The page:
“I noticed that after an hour I could get up I was active,” says Durham. “I wasn’t depressed, and I actually had the swelling and the inflammation was cut down to the point where I could get up and move around. From then on it just changed my life. I’ve just been pro cannabis for the medical benefits of it”


Durham is a full time cannabis activist. He’s currently working on a documentary film to change public perception of marijuana use.


“Cannabis has given me my active life back. It’s given me my freedom to get out and be mobile. And you know, I’m not a stoner. I’m an active cannabis user who is a productive member of the community. And there are several more out- there who are. And people need to look more at the positive light”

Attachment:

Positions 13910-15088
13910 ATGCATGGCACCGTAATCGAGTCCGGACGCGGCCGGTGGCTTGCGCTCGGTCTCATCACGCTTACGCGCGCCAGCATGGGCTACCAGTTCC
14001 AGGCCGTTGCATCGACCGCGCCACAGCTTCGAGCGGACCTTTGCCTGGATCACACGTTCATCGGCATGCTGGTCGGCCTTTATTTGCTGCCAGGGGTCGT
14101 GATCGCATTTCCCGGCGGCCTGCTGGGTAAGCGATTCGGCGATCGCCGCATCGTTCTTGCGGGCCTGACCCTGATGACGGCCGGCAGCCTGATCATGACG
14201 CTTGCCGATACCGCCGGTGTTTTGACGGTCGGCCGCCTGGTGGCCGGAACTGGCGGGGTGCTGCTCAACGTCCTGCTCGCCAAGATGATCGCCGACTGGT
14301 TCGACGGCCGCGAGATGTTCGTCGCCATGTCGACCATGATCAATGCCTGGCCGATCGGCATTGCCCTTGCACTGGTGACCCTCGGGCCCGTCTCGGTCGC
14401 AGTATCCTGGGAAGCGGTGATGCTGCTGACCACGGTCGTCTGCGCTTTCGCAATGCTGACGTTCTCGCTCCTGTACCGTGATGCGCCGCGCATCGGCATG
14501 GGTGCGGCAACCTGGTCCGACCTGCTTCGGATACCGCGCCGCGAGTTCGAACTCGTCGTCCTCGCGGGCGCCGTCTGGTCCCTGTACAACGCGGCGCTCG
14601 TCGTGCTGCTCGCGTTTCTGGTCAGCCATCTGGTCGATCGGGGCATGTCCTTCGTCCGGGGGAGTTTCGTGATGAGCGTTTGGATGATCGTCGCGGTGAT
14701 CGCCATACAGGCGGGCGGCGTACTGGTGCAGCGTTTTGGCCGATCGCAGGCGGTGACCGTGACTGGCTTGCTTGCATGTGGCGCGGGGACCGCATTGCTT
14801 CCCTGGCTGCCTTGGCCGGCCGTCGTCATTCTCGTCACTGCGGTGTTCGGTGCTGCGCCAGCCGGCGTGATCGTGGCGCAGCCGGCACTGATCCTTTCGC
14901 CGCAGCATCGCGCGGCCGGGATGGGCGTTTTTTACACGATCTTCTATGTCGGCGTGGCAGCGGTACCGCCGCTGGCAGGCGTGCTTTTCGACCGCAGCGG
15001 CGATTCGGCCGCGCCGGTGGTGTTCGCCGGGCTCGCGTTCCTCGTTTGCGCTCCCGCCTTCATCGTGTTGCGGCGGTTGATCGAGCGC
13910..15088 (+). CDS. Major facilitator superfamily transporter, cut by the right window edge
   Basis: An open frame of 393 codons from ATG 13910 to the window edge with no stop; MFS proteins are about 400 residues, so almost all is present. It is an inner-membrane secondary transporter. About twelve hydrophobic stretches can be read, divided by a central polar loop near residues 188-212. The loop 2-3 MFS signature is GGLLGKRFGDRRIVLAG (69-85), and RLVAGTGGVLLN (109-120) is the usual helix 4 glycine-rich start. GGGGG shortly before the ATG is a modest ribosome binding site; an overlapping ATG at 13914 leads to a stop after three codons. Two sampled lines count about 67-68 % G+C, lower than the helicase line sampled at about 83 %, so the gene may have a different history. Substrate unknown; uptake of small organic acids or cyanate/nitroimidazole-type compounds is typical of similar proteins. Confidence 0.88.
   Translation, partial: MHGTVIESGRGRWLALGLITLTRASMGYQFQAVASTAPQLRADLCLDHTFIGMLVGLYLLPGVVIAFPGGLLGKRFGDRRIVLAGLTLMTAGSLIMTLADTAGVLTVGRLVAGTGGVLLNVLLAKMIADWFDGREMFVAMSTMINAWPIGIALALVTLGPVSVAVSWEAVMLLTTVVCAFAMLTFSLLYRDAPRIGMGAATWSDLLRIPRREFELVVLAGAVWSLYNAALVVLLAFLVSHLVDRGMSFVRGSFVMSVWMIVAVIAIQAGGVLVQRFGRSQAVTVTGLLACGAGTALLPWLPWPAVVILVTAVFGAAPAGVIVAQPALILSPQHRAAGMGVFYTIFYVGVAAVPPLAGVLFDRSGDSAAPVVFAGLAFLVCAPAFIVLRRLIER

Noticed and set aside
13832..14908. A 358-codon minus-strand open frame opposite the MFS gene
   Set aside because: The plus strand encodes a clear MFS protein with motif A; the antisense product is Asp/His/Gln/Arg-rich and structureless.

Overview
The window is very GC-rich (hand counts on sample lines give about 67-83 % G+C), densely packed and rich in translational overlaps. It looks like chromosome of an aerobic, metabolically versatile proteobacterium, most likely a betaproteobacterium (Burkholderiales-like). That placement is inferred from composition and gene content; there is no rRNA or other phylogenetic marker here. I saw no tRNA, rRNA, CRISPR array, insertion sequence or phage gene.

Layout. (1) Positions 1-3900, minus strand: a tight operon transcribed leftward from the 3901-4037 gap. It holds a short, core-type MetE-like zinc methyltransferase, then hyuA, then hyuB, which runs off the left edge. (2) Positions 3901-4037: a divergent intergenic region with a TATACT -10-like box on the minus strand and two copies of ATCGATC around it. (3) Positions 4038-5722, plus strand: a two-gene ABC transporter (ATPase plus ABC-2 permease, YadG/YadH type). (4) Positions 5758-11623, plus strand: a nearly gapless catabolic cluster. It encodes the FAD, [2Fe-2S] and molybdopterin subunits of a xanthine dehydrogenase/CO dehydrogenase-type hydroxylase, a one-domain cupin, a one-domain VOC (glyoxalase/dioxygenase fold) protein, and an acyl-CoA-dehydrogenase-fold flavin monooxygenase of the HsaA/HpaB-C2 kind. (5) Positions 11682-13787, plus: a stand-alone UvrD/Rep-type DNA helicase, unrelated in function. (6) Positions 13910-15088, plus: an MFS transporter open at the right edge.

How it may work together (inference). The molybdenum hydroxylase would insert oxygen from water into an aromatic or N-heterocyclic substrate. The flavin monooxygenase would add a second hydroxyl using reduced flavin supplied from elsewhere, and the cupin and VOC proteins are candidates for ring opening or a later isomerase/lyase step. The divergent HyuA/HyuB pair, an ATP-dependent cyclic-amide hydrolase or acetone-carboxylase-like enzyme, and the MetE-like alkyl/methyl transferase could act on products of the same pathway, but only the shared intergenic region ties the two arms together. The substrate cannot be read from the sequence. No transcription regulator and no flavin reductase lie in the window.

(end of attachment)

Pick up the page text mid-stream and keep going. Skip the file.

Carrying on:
The church holds service on the last Sunday of every month, and Reverend Hall stresses that no matter what faith you subscribe to. All are welcome at the First Cannabis Church of Logic and Reason.


”If you’re at all interested, you don’t have to be a card holder to attend,” says Hall. “You just come on out listen to what I have to say, participate in the discussion and meet some cool people. And I think you’d be pleasantly surprised at what we talk about.”


The First Cannabis Church of logic and reason holds  service on the last Sunday of each month. This month, the service is will be postponed because the members of the church will be traveling to The High Time’s cannabis cup in Clio, Michigan.

As managing editor, Karel Vega supervises news reporters and hosts of news programming, and is responsible for the planning and editing of WKAR's news content.